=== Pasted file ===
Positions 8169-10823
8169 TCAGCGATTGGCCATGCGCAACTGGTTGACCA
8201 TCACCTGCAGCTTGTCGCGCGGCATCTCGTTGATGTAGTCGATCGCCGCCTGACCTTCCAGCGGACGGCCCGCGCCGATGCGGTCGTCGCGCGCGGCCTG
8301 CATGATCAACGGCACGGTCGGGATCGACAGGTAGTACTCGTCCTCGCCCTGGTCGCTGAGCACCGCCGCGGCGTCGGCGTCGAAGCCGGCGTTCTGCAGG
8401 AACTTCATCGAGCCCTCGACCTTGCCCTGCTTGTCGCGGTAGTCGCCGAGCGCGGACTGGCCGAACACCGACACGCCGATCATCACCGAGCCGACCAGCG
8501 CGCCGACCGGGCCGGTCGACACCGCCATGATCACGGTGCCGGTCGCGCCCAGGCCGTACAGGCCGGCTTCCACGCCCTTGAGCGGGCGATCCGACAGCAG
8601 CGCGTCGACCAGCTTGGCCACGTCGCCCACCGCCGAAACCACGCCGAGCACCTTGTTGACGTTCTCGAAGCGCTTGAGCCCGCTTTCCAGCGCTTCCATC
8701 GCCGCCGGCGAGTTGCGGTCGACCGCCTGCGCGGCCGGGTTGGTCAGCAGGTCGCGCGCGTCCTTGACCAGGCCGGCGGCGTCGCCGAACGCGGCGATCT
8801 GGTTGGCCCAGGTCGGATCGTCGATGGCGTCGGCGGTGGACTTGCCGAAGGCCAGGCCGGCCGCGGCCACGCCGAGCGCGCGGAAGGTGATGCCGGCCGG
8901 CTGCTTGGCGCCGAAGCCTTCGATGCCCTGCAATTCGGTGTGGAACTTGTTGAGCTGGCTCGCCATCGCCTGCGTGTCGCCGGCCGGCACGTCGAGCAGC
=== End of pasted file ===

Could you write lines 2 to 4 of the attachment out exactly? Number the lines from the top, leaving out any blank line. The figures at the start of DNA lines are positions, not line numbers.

8169 TCAGCGATTGGCCATGCGCAACTGGTTGACCA
8201 TCACCTGCAGCTTGTCGCGCGGCATCTCGTTGATGTAGTCGATCGCCGCCTGACCTTCCAGCGGACGGCCCGCGCCGATGCGGTCGTCGCGCGCGGCCTG
8301 CATGATCAACGGCACGGTCGGGATCGACAGGTAGTACTCGTCCTCGCCCTGGTCGCTGAGCACCGCCGCGGCGTCGGCGTCGAAGCCGGCGTTCTGCAGG